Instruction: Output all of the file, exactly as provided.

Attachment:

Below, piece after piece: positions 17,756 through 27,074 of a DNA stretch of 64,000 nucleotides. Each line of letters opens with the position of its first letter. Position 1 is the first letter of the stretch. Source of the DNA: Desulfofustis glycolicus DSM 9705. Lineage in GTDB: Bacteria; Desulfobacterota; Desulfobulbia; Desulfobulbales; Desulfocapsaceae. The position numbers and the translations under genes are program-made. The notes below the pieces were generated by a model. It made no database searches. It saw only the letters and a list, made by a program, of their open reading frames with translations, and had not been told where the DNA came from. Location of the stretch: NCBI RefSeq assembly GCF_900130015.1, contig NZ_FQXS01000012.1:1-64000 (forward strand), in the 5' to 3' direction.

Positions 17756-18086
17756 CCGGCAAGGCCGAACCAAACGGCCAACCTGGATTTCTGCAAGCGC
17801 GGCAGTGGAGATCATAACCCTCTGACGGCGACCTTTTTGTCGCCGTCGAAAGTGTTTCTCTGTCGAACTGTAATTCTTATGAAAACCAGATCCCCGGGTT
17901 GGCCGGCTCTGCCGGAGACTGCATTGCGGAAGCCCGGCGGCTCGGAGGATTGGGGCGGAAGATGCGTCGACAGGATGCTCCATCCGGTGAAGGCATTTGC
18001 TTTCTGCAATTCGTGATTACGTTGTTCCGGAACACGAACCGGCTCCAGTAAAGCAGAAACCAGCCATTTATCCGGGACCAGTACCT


Below, piece after piece: positions 17,756 through 27,074 of a DNA stretch of 64,000 nucleotides. Each line of letters opens with the position of its first letter. Position 1 is the first letter of the stretch. Source of the DNA: Desulfofustis glycolicus DSM 9705. Lineage in GTDB: Bacteria; Desulfobacterota; Desulfobulbia; Desulfobulbales; Desulfocapsaceae. The position numbers and the translations under genes are program-made. The notes below the pieces were generated by a model. It made no database searches. It saw only the letters and a list, made by a program, of their open reading frames with translations, and had not been told where the DNA came from. Location of the stretch: NCBI RefSeq assembly GCF_900130015.1, contig NZ_FQXS01000012.1:1-64000 (forward strand), in the 5' to 3' direction.

Positions 17756-18086
17756 CCGGCAAGGCCGAACCAAACGGCCAACCTGGATTTCTGCAAGCGC
17801 GGCAGTGGAGATCATAACCCTCTGACGGCGACCTTTTTGTCGCCGTCGAAAGTGTTTCTCTGTCGAACTGTAATTCTTATGAAAACCAGATCCCCGGGTT
17901 GGCCGGCTCTGCCGGAGACTGCATTGCGGAAGCCCGGCGGCTCGGAGGATTGGGGCGGAAGATGCGTCGACAGGATGCTCCATCCGGTGAAGGCATTTGC
18001 TTTCTGCAATTCGTGATTACGTTGTTCCGGAACACGAACCGGCTCCAGTAAAGCAGAAACCAGCCATTTATCCGGGACCAGTACCT